Feeding the hungry, healing the sick and educating the ignorant may seem like work for philanthropists but that is an old-fashioned view. Working to change the world for the better can be very profitable. The Brew Your Own webinar “Sustainability at heart” assembled five speakers to talk about generating sustainable business ideas, realizing them and persuading investors to fund them.
Measure your impact
Solutions to the United Nations Sustainable Development Goals (SDG’s) represent a market estimated at 12 trillion dollars. Investors are highly interested in companies that might help the world reach these goals. That was a central message from Richard Georg Engström. He is the founder of The One Initiative, which analyses sustainability companies and impact investors, and then matches the two.
According to our market analysis ‘Impact Report Nordic Investors’ ninety-two percent of Nordic investors, both private and institutional, perceive impact investing as a good way to solve shared societal challenges. Not only to improve society. Eighty-three percent also expect a good return from impact investments. This means that due diligence processes are expanding from purely financial to include impact. Your job as start-up is to make your impact measurable”. Richard Georg Engström: Founder, The One Initiative
De-couple growth from resource abuse
Initiatives that are good for people tend to be bad for the planet. This is a major challenge for sustainability companies according to Jesper Kühl. He is Head of Analysis at the think-tank Kraka that recently published a report on how innovation is the key to sustainable growth.
Globally we need to de-couple growth from a drain on resources. Innovation can solve this conflict between growth and sustainability, and Denmark has proven this by reducing CO2 emissions during the latest economic upswing”: Jesper Kühl, Head of Analysis, Kraka.
Assemble a team for your sustainability start-up
Developing sustainability solutions can even be a win-win proposition for hard science researchers. So says Matthew Johnson. He is professor of atmospheric chemistry at University of Copenhagen. As co-founder of the cleantech start-up AirLabs and three other companies based on his research he finds that working with start-ups gives him a steady stream of new research ideas.
The entrepreneurial work even makes it easier to secure funding for my academic research, so; Yes. University science researchers can and should start companies to tackle sustainability issues. And No. You do not need to do it alone. Better to assemble a team with knowledge about sales and marketing”. Matthew Johnson, professor, University of Copenhagen.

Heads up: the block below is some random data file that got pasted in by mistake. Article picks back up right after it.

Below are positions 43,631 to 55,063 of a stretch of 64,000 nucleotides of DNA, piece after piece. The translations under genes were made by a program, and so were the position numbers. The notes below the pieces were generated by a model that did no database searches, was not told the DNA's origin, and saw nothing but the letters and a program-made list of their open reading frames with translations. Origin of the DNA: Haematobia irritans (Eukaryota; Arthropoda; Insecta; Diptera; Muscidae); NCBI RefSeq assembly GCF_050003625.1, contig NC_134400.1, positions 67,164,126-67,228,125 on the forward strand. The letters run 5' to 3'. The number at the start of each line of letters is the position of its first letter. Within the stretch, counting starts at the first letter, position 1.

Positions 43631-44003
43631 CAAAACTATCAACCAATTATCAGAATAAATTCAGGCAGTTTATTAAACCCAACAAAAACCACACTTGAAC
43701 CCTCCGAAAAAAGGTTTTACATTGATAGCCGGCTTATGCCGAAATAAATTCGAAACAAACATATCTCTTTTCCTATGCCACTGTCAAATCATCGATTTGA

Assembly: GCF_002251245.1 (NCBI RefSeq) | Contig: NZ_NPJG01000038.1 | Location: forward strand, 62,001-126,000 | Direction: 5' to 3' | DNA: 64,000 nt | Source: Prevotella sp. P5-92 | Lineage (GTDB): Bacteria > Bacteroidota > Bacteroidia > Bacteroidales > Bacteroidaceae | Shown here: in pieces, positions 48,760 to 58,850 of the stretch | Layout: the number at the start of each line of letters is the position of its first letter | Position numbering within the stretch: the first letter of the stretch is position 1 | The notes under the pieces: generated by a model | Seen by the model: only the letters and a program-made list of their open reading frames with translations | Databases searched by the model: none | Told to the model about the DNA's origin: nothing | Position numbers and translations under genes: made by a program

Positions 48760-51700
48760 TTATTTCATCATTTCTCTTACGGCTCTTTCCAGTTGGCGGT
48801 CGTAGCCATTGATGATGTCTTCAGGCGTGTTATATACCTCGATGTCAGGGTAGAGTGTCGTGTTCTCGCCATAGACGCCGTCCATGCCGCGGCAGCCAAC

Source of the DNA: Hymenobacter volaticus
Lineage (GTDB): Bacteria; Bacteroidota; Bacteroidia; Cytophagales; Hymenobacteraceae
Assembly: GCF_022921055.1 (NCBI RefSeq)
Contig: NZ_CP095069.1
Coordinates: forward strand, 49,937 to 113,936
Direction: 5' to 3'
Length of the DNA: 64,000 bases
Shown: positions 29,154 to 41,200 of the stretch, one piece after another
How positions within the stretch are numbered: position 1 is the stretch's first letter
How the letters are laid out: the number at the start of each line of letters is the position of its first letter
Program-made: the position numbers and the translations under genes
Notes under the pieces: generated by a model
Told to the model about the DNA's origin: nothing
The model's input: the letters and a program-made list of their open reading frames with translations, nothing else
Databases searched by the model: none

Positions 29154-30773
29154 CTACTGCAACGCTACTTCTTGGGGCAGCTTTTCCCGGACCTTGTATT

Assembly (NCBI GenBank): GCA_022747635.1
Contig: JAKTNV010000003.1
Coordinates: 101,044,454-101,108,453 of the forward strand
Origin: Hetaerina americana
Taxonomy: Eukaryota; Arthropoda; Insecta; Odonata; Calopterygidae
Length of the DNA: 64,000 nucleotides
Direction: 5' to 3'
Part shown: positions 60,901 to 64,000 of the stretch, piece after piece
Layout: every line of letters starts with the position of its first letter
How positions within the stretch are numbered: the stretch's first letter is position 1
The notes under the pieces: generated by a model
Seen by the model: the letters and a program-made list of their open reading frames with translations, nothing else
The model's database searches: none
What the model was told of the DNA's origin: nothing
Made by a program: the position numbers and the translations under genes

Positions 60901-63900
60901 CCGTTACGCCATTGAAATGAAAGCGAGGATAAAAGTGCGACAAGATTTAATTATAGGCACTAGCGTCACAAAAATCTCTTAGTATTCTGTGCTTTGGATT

A catalogue of market needs and business ideas
One of the hardest aspects of starting a new company is to make sure that your start-up solves an actual problem, where customers are willing to pay for a solution. The next speaker claims, that the UN SDG’s are a catalogue of problems to solve. Toke Hjælmsø Madsen is a project manager at Copenhagen Business Hub and has specialized in using SDG’s as a springboard for business development.
The 17 Sustainable Development Goals may sound fluffy, but dive a little deeper. Each goal summarises a number of targets and indicators. Fifty to sixty of these are especially relevant for companies. You could see them as a directory of current market needs for you to solve”. Toke Hjælmsø Madsen, project manager, Copenhagen Business Hub.
Free of charge advice to grow your business
Copenhagen Business Hub is a free of charge service for small and medium sized businesses in the Greater Copenhagen Area. They provide courses, workshops and individual sparring to help founders scale their business. The final speaker Susanne Krogh Petersen is a seasoned business advisor at the hub. She invited impact start-ups to seek help at the hub and reminded everyone of a fundamental truth.
Even in a business with sustainability at heart, product/market fit is the holy grail. You must fine-tune your product until your intended customer will pay what you need to charge. If you cannot make a profit, you cannot improve the world”. Susanne Krogh Petersen, Business advisor, Copenhagen Business Hub.
Inform, inspire, engage
The Brew Your Own webinar “Sustainability at heart” was part of an event series aiming to inform, inspire and provide networking opportunities to founders and entrepreneurially minded researchers and students. The events are co-created by Copenhagen Science City and Biopeople– Denmark’s Life Science Cluster.